BOSTON (Reuters) - Before gas explosions in Massachusetts sent its shares reeling on Friday, utility NiSource Inc was considered a secure play and its top investor was loading up on shares as part of a push into what it called “the safest, most defensive sector in the S&P 500.”
All that changed in the aftermath of Thursday’s gas explosions across three suburbs north of Boston that left at least one person dead, injured at least a dozen more, and drove thousands from their homes.
The area is served by the Columbia Gas of Massachusetts unit of NiSource, whose shares were down 11.5 percent at $24.84 on Friday afternoon.
The decline reflects concerns about potentially higher NiSource spending and penalties, said Morningstar analyst Charles Fishman. He expects regulators eventually will approve rates to cover more infrastructure spending at what is a minor piece of the sprawling Indiana-based utility holding company.
“This is certainly a tragedy. From an investment standpoint, for NiSource, this is a small part of their system,” Fishman said. NiSource serves 1.4 million customers in Ohio and 1.3 million in Indiana, versus 320,000 in Massachusetts, according to its website.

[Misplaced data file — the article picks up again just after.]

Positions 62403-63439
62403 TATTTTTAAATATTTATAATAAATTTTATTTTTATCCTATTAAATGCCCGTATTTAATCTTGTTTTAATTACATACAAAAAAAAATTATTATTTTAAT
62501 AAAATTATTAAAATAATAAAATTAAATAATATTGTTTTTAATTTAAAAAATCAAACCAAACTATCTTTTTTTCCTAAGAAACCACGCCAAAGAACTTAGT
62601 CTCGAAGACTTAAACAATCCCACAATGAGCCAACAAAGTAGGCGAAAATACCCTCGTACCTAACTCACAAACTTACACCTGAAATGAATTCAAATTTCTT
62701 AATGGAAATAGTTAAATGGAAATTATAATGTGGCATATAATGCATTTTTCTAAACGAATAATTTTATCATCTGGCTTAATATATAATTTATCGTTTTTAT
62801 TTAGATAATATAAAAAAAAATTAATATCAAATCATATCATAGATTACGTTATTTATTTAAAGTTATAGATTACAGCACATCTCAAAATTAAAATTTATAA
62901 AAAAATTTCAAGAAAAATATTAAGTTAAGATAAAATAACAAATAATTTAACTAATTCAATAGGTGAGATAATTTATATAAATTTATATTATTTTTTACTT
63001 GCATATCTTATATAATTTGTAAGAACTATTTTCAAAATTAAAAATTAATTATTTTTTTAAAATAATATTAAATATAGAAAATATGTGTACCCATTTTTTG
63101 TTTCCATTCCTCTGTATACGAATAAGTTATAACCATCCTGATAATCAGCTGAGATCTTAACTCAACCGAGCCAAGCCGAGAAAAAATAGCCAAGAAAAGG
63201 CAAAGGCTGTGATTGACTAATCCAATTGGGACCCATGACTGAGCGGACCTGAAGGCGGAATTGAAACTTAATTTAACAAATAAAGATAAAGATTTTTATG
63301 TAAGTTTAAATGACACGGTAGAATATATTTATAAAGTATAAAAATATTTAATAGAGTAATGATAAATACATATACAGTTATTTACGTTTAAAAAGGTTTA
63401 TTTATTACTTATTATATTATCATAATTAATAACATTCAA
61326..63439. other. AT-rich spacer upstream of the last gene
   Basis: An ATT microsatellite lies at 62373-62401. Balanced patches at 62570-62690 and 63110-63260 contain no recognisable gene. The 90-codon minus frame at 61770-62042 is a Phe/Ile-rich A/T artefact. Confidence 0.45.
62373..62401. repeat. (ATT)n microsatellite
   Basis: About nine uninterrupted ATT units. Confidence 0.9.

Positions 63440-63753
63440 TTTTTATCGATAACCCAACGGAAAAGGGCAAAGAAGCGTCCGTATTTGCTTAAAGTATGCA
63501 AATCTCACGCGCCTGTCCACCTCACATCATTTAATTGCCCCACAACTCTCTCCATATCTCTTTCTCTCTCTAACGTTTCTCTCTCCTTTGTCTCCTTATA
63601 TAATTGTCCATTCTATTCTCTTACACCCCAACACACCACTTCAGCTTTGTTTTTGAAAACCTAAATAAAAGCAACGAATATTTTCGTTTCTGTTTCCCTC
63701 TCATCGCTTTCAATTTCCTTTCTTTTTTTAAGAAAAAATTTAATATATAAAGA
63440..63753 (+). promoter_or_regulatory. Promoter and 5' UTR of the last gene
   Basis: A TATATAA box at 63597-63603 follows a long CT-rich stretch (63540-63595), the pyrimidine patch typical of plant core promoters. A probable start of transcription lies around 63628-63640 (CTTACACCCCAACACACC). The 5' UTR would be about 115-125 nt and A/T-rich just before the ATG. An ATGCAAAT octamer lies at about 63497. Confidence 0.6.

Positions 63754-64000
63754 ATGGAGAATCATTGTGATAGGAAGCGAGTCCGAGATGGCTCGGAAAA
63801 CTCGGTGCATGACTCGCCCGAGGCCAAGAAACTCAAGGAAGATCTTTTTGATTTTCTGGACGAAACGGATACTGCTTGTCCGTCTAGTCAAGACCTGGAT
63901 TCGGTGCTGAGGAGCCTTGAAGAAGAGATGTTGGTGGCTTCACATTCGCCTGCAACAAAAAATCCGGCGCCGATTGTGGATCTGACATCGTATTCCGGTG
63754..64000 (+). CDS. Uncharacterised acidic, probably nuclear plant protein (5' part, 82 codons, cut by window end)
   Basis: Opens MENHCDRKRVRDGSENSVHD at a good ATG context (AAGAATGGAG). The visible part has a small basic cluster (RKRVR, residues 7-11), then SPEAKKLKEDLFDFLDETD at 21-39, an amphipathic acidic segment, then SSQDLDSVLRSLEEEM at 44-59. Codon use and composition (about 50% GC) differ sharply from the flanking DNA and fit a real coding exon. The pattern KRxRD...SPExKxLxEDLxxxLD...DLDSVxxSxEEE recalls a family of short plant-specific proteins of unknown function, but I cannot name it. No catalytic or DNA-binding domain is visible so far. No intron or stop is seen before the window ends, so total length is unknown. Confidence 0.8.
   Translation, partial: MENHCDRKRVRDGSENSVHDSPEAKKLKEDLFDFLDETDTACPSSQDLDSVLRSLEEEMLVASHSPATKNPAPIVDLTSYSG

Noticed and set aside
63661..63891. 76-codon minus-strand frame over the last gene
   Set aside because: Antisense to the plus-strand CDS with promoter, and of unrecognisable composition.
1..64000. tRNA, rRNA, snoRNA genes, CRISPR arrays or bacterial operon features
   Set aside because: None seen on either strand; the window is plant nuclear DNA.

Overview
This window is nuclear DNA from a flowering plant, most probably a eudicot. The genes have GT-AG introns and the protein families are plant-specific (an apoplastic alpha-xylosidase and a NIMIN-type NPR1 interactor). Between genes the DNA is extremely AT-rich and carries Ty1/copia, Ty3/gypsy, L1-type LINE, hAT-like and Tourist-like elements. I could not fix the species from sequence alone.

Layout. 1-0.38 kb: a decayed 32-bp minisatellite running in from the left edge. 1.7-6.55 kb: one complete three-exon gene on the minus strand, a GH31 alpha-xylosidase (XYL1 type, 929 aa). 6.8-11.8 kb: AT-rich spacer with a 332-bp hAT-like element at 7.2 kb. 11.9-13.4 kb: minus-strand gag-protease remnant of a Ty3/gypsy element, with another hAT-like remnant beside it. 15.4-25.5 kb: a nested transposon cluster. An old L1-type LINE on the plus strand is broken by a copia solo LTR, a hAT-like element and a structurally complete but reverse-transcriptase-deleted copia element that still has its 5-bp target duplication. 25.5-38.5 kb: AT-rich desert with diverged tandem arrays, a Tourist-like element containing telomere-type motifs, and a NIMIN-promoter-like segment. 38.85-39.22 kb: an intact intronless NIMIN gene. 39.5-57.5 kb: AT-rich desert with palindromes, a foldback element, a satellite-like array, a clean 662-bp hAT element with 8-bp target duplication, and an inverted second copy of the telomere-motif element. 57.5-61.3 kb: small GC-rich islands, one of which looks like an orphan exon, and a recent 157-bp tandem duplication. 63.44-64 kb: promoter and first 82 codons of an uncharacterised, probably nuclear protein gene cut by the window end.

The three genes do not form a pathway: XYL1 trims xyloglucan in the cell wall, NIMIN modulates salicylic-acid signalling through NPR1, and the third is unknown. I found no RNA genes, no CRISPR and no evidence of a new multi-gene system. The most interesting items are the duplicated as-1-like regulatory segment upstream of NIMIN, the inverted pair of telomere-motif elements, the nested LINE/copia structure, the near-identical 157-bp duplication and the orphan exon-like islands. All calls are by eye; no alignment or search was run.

NiSource spokesman Ken Stammen declined to comment on the financial impact of the blasts, whose cause remains under investigation.
Guggenheim Partners analyst Shar Pourreza said his current “neutral” rating on NiSource mainly reflects its high valuation, driven by a strong earnings and growth outlook. With a gain of 138 percent over the past five years through Thursday, NiSource had outperformed all other utilities in the S&P 500, with that sector gaining just 46 percent in the period.
Friday’s stock decline marked a contrast to the role NiSource and other utilities have played as safe bets in many portfolios.
Managers of NiSource’s top fund investor, the T. Rowe Price Capital Appreciation Fund, wrote in a June 30 report they loaded up on utilities to reduce risk. Disclosures show the fund held 16.8 million NiSource shares on June 30, up from 14.3 million on March 31.
“We believe utilities are the safest, most defensive sector in the S&P 500, and we believe many of the names that we own have the potential to grow earnings between 5 percent and 7 percent per year while offering dividend yields above 3 percent with limited economic risk,” wrote the managers, led by David Giroux.
Reporting by Ross Kerber in Boston; Editing by Matthew Lewis